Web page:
Technology Support Teacher, Alexis Oosting of the Community Transition School has been working with her high school students to educate them about cybersafety. The first topic that they explored was intellectual property and copyright. She started with a background of what intellectual property and copyright are as well as how they are related to plagiarism. She then incorporated the lesson into the school’s unit on entrepreneurship. She used stories about illegal file sharing court cases and quotes from famous artists about the issue. She then had students support or ague against the issue of whether or not file sharing is copyright infringement. This type of lesson might become more and more important as record companies begin to seek monetary retribution from people who illegally share music files online. In a precedent setting verdict handed down by a federal jury earlier this month, a Minnesota woman was ordered to pay $222,000 for sharing copyrighted music online through the Peer 2 Peer sharing network, Kazaa.

Alexis also taught a lesson around online predators and personal identity theft. She told me that the students watched some video clips from iSAFE and discussed the dangers of giving out too much information on social networking sites like MySpace and Facebook. She also did a jigsaw activity about different internet safety tips. She told me that she was personally surprised at the amount of her students who told her that they have or know someone who has met up with people they met over MySpace. Unfortunately, some children put themselves into danger by chatting with strangers and then meeting them offline. One example of this was in a Boston Globe article today in which a 13 year old girl was allegedly assaulted after meeting a 20 year old college student with whom she had been chatting with online. He allegedly told her that he was 16 years old.

If you have a lesson or internet safety event that you want to share with the BPS community, please email me with the details at .

Tuesday, October 9, 2007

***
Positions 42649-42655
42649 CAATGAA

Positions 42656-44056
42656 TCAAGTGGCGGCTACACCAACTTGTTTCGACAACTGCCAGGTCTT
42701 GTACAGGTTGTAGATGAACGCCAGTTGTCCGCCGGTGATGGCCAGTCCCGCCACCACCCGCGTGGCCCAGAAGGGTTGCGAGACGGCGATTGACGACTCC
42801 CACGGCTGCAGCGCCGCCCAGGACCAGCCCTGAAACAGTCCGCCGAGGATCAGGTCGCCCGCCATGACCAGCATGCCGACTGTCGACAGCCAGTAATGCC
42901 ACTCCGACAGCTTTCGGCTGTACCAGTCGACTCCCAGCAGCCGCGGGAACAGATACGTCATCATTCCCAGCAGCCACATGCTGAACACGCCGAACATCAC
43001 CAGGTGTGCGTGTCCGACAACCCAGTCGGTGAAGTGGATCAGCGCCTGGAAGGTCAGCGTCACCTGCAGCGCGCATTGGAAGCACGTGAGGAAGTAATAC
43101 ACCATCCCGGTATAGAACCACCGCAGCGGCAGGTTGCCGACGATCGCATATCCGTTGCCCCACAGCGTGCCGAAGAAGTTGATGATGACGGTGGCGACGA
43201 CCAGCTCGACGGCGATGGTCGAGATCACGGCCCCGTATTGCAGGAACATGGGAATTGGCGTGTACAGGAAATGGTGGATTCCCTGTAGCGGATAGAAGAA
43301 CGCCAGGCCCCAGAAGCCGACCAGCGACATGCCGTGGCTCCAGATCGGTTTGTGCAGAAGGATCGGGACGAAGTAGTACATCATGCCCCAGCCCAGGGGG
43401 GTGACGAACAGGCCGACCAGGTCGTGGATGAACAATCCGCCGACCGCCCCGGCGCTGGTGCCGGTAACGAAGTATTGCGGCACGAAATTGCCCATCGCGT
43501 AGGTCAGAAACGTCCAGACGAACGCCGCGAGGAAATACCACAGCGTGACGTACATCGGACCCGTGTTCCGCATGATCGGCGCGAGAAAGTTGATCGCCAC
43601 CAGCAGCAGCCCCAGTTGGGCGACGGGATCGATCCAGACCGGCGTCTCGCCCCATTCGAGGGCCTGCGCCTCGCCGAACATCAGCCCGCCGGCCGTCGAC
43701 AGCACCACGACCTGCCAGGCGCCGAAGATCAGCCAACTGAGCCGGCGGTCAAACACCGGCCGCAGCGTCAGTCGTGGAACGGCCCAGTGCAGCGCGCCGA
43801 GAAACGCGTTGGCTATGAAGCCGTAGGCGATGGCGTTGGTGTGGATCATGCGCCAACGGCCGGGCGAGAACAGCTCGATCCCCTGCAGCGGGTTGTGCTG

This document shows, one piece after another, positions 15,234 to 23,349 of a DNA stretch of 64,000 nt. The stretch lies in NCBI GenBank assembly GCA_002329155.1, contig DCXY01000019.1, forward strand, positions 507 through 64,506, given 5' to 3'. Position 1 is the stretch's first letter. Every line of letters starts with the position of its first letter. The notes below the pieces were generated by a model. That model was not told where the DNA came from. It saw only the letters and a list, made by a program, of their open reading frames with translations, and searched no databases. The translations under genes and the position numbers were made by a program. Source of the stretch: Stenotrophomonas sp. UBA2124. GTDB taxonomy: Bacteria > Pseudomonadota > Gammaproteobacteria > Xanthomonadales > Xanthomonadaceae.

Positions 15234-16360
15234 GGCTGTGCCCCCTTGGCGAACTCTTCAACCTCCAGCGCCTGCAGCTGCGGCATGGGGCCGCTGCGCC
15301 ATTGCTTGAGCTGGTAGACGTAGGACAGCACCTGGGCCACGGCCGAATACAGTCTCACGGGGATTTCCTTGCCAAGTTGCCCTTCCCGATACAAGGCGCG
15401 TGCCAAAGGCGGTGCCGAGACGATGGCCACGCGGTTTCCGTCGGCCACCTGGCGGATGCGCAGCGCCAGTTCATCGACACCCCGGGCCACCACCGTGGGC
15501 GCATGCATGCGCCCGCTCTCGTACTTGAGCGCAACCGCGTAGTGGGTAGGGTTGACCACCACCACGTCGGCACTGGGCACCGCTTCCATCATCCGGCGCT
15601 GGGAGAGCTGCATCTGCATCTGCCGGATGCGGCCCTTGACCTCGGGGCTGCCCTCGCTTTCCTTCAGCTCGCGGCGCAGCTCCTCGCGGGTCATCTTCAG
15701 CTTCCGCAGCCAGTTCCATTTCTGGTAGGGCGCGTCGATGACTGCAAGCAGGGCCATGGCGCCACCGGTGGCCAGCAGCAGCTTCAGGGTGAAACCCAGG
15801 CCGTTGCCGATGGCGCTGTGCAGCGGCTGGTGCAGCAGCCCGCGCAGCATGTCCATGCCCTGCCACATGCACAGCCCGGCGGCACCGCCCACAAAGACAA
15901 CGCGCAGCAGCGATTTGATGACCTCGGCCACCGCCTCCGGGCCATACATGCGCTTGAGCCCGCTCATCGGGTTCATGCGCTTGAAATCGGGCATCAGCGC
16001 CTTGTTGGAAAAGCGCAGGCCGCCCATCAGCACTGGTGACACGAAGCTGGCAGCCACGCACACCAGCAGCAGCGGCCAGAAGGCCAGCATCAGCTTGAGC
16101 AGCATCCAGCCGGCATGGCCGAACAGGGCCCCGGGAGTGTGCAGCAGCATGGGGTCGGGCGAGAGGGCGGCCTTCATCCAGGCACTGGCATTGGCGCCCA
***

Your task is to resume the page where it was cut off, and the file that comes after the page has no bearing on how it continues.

Personal Information is Valuable

October has been named National Cyber Security Awareness Month by the National Cyber Security Alliance. Their website, has listed their "Top 8 Cyber Security Practices to Stay Safe Online." CyberSecurity tip #1 is "Protect your Personal Information. It's Valuable." Personal identity theft can cause major problems for your credit. Although you can not always prevent your valuable personal information from ending up in the wrong hands, there are steps you can take to protect yourself. The National Cyber Security Alliance has tips on how to help you keep your important personal information private including:

  • Don't open unsolicited or unknown email messages.
  • Shred junk mail, especially credit card applications.
  • If you are shopping online, make sure the vendor is using a secure website to process the financial transaction. A lot of times, you can tell the site is secure by the url. If the site has an "https" address, it is a secure transmission. You would also see a lock icon on the browser status bar. However, this does not always mean it is secure as some scammers will place false security icons on their sites.
  • Do not give personal or financial information through email request. Companies, especially financial institutions do not ask for personal information through email requests. If you are not sure, call the company and talk to a customer service agent on the phone.

The Federal Trade Commission calls personal identity theft one of the fastest growing crimes in the United States and can have devastating consequences on its victims. Their website has a lot of valuable information about identity theft including a video that helps to explain the dangers of having your identity stolen.

How would you know you are the victim of identity theft? Some things you might notice are:

  • Fraudulent or inaccurate information on your credit reports
  • Receiving credit cards or credit card bills you didn’t apply for
  • Being denied credit for no apparent reason
  • Getting calls from debt collectors about merchandise you did not purchase

You should check your credit report with one of the three major credit bureaus. You are entitled to a free credit report once every 12 months. The FTC has information on how to request your credit report.

What should you do if you are a victim of personal identity theft?

You should immediately contact one of the three major credit bureaus and put out a fraud alert on your information. Once you call one of the major credit bureaus, they will alert the other two. Another thing you should do is call your bank and credit card companies to send you new cards and account numbers. Finally, file a complaint with the Federal Trade Commission by calling their Identity Theft Hotline, toll-free: 1-877-ID-THEFT (438-4338). You may also need to file a police report in the community where the identity theft took place.

You might not always be able to prevent identity theft, but you can take steps to minimize the dangers and know what to do if it ever happens to you.

Monday, October 1, 2007

Internet Safety Webcast!